An instructionally sound, graphically rich and appealing eLearning course may sometimes look foolish, if you fail to test it properly before sending it to your stakeholders. In this blog, I’m going to discuss how to test an eLearning course to eliminate some minor mistakes that might creep in without your notice.
- Incomplete navigational page:When you are seriously checking the course for accuracy of the content, graphics, and animations, you tend to miss the navigational page which is a standard for all the courses that you do. However, some courses have a few specific elements which other courses don’t, such as glossary, tips, resources, etc.
Make a note of all the elements in the GUI and ensure that each element is explained in the navigational page.
- Double spaces in the content: Before handing over the storyboard to developers, an instructional designer must always check for double spaces in the content. This might seem to be a very trivial issue. But, if you fail to do so, it consumes much time to remove the double spaces after course development. Remember, a stitch in time saves nine?
- Improper functionality of interactive screens: It is a best practice that all interactive screens have an ‘Alert’ pop-up (not ‘Restriction’ pop-up). When the learner clicks ‘Next’ button without clicking the interactive elements, this ‘Alert’ pop-up will ask the learner if he wants to complete the interactivity or wants to proceed to the next screen.
Testing an interactive screen is pretty simple, provided you follow some tricks. If it is a tabs screen, initially test by directly clicking the ‘Next’ button, if the ‘Alert’ pop-up appears, it’s good! Now, click the last tab (click in reverse order) and check if the ‘Next’ button will show an ‘Alert’ pop-up or allow you to proceed without completing the interactivity. Thorough checking of the interactive screens is done by clicking the various elements in a random order and not in a sequence.
- Inconsistent menu behavior: For courses with more than 10 slides, we may opt for an expanding and contracting menu. Here, only the lesson titles will be visible and when the user enters a particular lesson, its topics will expand and when the user completes the lesson, its topics will contract. This way, we can make the menu look clean without a lengthy list of topics and scroll bar.
Everyone checks if the lessons are expanding, but they usually fail to observe if the lessons are later contracting. By the end, when you reach the summary or the final quiz, all the above lessons must have contracted with only lesson titles visible.
- Loading issues of videos in the online version: We check if the videos are working fine in the course – you are able to play, pause, replay, and close the videos. But, we fail to check the same in the online version. The videos may work well in our local systems, but they create many loading issues when they are accessed remotely. Hence we need to check them online and resolve issues, if any.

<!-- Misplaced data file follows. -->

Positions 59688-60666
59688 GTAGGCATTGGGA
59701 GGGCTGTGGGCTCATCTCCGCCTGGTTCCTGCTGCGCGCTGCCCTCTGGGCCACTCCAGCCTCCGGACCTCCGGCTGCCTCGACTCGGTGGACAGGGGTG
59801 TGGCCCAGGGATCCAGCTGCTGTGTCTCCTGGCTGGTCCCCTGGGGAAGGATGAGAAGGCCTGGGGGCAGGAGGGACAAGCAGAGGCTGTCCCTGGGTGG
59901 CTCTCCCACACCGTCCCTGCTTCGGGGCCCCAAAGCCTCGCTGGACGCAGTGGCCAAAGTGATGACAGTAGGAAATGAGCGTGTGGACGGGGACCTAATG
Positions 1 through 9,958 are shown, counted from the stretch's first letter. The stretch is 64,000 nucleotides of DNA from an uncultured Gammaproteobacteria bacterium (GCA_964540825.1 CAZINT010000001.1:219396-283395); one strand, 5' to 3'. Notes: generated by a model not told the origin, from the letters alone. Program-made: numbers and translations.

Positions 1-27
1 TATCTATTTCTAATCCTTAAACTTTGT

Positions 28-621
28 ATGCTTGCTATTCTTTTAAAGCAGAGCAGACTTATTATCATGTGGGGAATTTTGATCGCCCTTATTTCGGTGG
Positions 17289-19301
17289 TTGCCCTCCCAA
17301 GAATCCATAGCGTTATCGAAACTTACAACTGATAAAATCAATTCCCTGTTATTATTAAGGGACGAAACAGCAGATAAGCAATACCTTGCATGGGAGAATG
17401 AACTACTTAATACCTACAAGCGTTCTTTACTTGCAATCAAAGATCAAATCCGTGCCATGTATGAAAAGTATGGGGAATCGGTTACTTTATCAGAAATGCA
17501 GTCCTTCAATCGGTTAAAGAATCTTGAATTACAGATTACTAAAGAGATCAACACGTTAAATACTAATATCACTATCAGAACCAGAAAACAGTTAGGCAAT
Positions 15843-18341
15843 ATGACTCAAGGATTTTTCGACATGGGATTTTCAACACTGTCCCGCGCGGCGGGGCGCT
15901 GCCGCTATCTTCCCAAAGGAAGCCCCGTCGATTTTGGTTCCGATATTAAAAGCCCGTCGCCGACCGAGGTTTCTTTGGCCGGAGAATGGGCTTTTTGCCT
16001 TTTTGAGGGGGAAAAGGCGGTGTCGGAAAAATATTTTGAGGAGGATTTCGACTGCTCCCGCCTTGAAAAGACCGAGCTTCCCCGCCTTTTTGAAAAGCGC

- Wrong hyperlinks: In some courses, we give hyperlinks to words instead of giving a glossary. Hence, the course ends up having around 30-50 hyperlinks which need to be checked for accuracy. Some links may not open and some may show a totally different description (wrong link). This may be the case even with PDFs. Therefore, we must check each hyperlink thoroughly before delivering the eLearning course.
- Wrong script: We concentrate only on the on-screen text and forget about the script. Most issues occur when the developer is asked to add a new screen to the course at the last moment, and he does so by duplicating an existing screen, but forgets to correct the audio script of that screen. After you complete checking the on-screen text of all screens, it’s advisable to check the script of entire course at a time without getting deviated with any other element.
- Missing instructions: After looking at the tabs and slideshows in our courses, we go ahead and click them without checking if there are any instructions available for the learner. Sometimes, the developers forget to place the instruction or on-click the instruction gets hidden under a layer. Such instances must be checked for.
- Missing disclaimers: There are some graphs or images that we pick from the Internet. We are required to provide a disclaimer for the same. We tend to postpone such things during the storyboard creation, or we forget to make a point to include them in the course. These may end up in copyright issues or fines to the organization. Ensure that you provide the disclaimer without fail under each such image and follow consistency in the way you present it.
- Exit button doesn’t work: Finally, when you are done checking the entire course, you usually close the browser instead of clicking the close button in the GUI. But the learner is expected to close the course using the button in the GUI, and sometimes it doesn’t work. Hence, check whether the ‘Close’ or ‘Exit’ button in the GUI closes the course as per the requirements.
These were a few issues that I have noticed in my experience. Keep a clear track of them and prepare a checklist of what issues you find personally in the elearning courses you develop, so that you can resolve them before they get noticed by your stakeholders.
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